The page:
Webster’s Dictionary defines complacency as: self-satisfaction especially when accompanied by unawareness of actual dangers or deficiencies. Complacency is perhaps one of the biggest problems we face in completing our day-to-day tasks. We are “used” to things being a certain way each time and unless the obvious comes right out and hits us. We can be oblivious to it all. This state of mind can affect many things such as productivity, quality, and safety.

Consider this example: It deosn’t mttaer in waht oredr the ltteers in a word are, the olny iprmoetnt tihng is taht the frist and lsat ltteer be at the rghit pclae. The rset can be a total mses and you can sitll raed it wouthit a porbelm. Tihs is bcuseae the huamn mnid deos not raed ervey lteter by istlef, but the wrod as a wlohe.

You probably didn’t have much trouble reading that paragraph. It probably took you back at first, but then you were able to zip right through the text and understand the content. This is an example of how complacency works with our mind. We get used to words starting with certain letters and being a certain length and we skip right over it “thinking” we know what the word is. In reading paragraphs it’s not a big deal. However, when it comes to safety, complacency can be a literal “killer” on the job.

Our brains are programmed to make repetitive tasks easier by identifying similar situations to those encountered in the past and applying a solution based on experience. This works well mostly, until something changes in the process. Each moment we are working with hazardous energy, whether it be a large production machine, forklift, automobile, power tools, electricity, or even walking from one end of the facility to the other, we must keep focused on the task at hand. There is much danger in going into “autopilot” when working on the job.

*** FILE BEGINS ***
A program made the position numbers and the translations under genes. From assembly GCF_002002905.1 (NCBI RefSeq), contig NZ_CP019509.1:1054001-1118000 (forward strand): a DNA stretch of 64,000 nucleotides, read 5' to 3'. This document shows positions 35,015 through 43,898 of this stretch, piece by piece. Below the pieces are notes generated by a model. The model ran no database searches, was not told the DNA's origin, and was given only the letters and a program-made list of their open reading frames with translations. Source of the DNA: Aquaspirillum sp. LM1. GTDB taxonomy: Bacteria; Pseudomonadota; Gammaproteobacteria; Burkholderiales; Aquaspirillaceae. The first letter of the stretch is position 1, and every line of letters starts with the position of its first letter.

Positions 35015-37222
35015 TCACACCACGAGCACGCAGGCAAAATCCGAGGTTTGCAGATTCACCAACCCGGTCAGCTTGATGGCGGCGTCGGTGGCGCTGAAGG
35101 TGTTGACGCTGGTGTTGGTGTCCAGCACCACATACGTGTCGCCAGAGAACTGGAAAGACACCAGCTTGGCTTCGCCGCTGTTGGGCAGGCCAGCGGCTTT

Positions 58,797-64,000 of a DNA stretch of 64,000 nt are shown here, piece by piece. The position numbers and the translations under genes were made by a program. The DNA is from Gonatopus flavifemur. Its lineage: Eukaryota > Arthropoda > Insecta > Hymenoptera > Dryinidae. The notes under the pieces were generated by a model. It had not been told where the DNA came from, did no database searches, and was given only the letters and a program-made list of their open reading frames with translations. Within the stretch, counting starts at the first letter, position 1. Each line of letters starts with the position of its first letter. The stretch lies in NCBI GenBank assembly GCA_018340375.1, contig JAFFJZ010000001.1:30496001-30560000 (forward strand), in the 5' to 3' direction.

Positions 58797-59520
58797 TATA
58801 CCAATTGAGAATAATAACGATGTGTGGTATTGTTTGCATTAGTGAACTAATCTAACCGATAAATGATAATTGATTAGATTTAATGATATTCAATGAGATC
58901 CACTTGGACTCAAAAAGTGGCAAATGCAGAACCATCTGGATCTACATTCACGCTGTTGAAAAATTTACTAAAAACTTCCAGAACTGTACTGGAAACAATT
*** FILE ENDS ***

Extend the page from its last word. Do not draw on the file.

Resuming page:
All too often we don’t realize how complacent we are until we have a near miss or close call. Those events tend to jump start our hearts and focus our attention, at least for a little while, on the task at hand. One technique found to be effective in battling complacency in your own actions is to watch the actions of others while they work. This has a two-fold effect in that it raises your awareness as you examine the actions of a co-worker as they are working and it may raise your co-worker’s awareness if you share with them some of the observations you made that would allow them to do their job in a safer manner. It can be a win-win. Use this technique today as you are working and feel yourself going into the complacent state of autopilot. You’ll find it truly can work well for everyone.